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This is a dispatch in the midst of the covid-19 pandemic that has made its way out of East Asia and has now gripped the West. The trajectory of the novel coronavirus travels along the flows of finance capital, with capitalism as its true carrier. It trickles down to the working class and undocumented and raciailized and queer people, who will face suffering both greater in measure and invisibility. Not all lives matter in the same way, especially not in these times.

The virus surges through the fault lines, the cracks in the system, whether in China or the USA. Borders are being tightened as the logic of migrants as disease carriers persists, compounded with the racialization of the disease as the “Wuhan virus.” Anti-Asian sentiment in the US grows in the form of hate crimes and economic avoidance. Chinatowns are empty and East Asian families are being attacked.

Some are calling the pandemic an apocalypse of various kinds. Religious leaders, of course, see it as the herald of the end of days or a punishment for sin. But what of this is new? The pandemic, like climate catastrophe, may be an apocalypse of the white, Western world, but the rest of us have died many deaths before — the deaths of genocide, proxy wars, disease, poverty, and colonialism.

“Why is tonight different from all other nights?” the youngest child traditionally asks during a Passover Seder. The Seder, as it goes, is a pedagogical ritual wherein the Exodus story is retold and reenacted through the Seder meal. This Passover and Easter will certainly be like no other.

Do you have the privilege of working from home and keeping your job? Of maintaining social distance when the workings of caste and class make this impossible for others? Do you have the luxury of ordering in and getting packages on your doorstep when grocery workers and Amazon staff are fighting for protections? How long can you isolate yourself from your neighbor? And to what end?

More than ever, our theological focus must be razor sharp. The Left is agitating for revolution, imagining new worlds and solidarities, while the Right seeks to consolidate power and usher in a second civil war. But whatever vision we may have of life after the pandemic, we can be sure that others, if they have any say in the matter, will not let this crisis go to waste. Any freedom, any liberation that is to be won will not be gained without struggle. Any realization of a socialist or anarchist future, it will not come for free. The fight is already here, and more is yet to come. We cannot be caught sleeping, with our lamps empty, and our houses built on sand.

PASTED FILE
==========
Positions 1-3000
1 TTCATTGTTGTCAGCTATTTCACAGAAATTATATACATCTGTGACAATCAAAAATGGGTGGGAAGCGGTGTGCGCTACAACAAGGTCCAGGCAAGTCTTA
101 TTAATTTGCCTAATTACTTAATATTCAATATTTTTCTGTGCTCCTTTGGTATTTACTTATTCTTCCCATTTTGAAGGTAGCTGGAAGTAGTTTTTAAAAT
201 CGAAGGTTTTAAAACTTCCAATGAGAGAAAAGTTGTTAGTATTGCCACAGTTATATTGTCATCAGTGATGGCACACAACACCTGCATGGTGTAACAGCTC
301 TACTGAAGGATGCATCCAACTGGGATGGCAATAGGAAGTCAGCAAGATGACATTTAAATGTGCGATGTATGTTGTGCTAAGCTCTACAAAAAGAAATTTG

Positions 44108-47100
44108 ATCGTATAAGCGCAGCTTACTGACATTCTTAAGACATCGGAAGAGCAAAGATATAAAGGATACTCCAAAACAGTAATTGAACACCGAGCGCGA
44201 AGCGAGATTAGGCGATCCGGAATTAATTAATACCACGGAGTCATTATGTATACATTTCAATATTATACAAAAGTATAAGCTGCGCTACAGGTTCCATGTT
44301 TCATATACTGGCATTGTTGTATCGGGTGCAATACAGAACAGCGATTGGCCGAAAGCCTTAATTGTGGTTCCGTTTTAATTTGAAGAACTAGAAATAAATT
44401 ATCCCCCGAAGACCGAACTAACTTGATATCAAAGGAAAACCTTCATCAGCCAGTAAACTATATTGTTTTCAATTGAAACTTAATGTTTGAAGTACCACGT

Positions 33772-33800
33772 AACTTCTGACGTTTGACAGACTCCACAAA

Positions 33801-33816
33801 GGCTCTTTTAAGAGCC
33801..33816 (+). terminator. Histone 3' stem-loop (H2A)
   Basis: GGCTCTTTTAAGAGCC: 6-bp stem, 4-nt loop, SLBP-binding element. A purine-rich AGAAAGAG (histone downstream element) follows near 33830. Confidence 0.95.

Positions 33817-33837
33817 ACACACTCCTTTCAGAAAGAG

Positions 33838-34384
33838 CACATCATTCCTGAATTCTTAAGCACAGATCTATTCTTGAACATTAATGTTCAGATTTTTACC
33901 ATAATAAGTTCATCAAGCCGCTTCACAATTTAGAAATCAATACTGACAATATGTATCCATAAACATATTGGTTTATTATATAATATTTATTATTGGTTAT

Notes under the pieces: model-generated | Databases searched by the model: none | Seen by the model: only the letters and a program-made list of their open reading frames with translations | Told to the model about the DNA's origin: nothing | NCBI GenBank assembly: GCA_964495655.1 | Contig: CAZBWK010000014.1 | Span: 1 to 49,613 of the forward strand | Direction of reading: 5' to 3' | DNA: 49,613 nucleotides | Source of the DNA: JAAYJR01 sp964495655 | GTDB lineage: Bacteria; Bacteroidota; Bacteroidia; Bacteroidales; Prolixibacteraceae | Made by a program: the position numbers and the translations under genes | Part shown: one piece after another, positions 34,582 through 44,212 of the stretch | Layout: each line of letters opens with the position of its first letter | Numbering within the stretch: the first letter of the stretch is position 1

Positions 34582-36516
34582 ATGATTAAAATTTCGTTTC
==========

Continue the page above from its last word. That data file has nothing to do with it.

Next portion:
What world do we want to live in? What will it take to get there? How will the oppressed be free? How will the refugee be safe? How will the sick be healed? How will the broken be made whole? Why is your faith so small?

This Lenten season has been marked by social distance and death. There will be much more to mourn, to contemplate, to grieve over. There will be great loss to all, some more than others, but for the resurrection future that lays the demons low — the powers and principalities that are capitalism, heteropatriarchy, mass incarceration, antiblackness, fascism, imperialism, and ethnonationalism, that must all be defeated before the last enemy, death— we must be ready. As Asians in the US, we have as much to fight for as there is to answer to. The total liberation of all demands no less.

So ready yourselves.

  • Wong Tian An is a Malaysian, and mathematician by trade. They are writing a book on an Asian American theology of liberation.